Despite positive financial projections for the NHS after the current spending review period ends, the harsh reality is that the funding cold spell could continue beyond 2015 if the economy does not recover as hoped, suggests King’s Fund chief economist John Appleby.
It is tempting to believe that after one of the worst funding settlements in its history, from 2015 onwards the NHS can look forward to an end to the financial freeze as the sun comes out, the climate improves and money, like the meltwaters of spring, begins to flow again.
But it is also easy to get carried away, and not just in an extended seasonal metaphor. The fact is that the NHS may find its budget constrained for some years after the end of the current spending review period.
Obviously, predictions of the economic future are uncertain but it is worth asking just how likely it is that funding for the NHS after 2015 will return to its long-run real annual growth trend of around 3-4 per cent (let alone the trend since the turn of the century of around 6-7 per cent).
How much the NHS spends in future is of course a policy – or rather a political – decision. Predictions of future spending are not, therefore, a simple (sic) case of forecasting demand based on an economic model constructed from variables and their relationships and drawn from real world data. Assuming the NHS remains funded largely from general taxation, future spending will be a choice taken by future governments. The question is what will influence that choice.
One clear influence will be the macroeconomic context for the decision. While UK GDP is making a painfully slow recovery from its nadir in 2008-09, on the basis of previous trends in GDP for other major recessionary periods, by some time during 2012 GDP growth will be back to where it was at the beginning of the recession. By then, UK GDP will be around 15 per cent smaller than it would have been in the absence of recession. This loss is likely to be permanent.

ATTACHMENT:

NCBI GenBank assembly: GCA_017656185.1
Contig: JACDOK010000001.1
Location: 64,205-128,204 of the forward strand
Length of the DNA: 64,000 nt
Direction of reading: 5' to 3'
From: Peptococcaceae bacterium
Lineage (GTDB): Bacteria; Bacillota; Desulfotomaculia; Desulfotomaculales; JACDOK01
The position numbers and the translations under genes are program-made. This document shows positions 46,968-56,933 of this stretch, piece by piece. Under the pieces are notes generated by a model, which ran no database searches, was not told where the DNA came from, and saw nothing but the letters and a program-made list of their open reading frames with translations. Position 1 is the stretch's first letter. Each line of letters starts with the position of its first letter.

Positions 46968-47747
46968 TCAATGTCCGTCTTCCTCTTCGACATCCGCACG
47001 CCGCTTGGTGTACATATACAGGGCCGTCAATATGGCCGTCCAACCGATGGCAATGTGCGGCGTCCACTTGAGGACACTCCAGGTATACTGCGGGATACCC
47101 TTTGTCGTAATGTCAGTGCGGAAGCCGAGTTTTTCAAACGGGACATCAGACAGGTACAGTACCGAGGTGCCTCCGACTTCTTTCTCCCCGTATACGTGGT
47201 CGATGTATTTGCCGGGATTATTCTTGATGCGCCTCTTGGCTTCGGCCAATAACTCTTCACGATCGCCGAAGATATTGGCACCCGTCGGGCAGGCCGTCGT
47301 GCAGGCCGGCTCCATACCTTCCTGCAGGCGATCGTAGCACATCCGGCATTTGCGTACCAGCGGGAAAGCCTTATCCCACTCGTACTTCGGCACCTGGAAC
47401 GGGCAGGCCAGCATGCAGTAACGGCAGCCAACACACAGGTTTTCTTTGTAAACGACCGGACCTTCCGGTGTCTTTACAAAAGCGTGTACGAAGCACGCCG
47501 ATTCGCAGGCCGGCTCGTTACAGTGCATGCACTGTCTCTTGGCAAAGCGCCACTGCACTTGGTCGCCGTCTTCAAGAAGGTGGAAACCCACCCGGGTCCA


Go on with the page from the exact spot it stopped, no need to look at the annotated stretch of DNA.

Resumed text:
Return to growth?
So, if the past is any guide, post-2015 real GDP will be growing more or less at its long-run trend of around 2 per cent per year. Good news for public spending perhaps?
Well, possibly. While the NHS will have fared pretty well financially up to 2015, other areas of government spending will have taken some very large real cuts indeed. The NHS could easily find itself on the wrong end of haggling over who gets extra resources; local councils, education, defence and others will all have a strong argument for a claim to increased funds.
And what if debt reduction strategies do not go exactly to plan? By 2016 the government hopes that the spending squeeze and tax increases will have reduced borrowing to around 1.5 per cent of GDP and that overall debt will be heading down to more sustainable levels (around 40 per cent of GDP).
Well, that’s the plan. But already there are signs of slippage. The National Institute for Economic and Social Research predicts it will be 2013 before economic activity returns to its 2008 peak, borrowing will be nearer to 3.5 per cent in 2016 and weak growth will mean lower tax revenues. On top of this, the Institute for Fiscal Studies suggests there is a 30 per cent chance that further spending cuts or tax increases will be required in 2015-16 to achieve a balanced budget.
So one not unrealistic option, and (almost) regardless of the state of the general economy, is that the NHS faces a near real freeze in its budget for some years beyond 2015. If this happens, then NHS spending as a proportion of GDP will fall from its historic high of 8.2 per cent to 6.7 per cent by 2019. By that date, Sir Derek Wanless’s 2002 review of future healthcare funding had envisaged NHS spending at around 9.8 per cent of GDP.
A near 50 per cent shortfall in spending compared with Sir Derek’s recommendation looks exceptionally depressing. Public pressure to boost health spending may generate a more optimistic scenario. But even if the NHS kept pace with real growth in GDP, at least on the Wanless vision, this would leave it short of money by around 1.5 percentage points of GDP.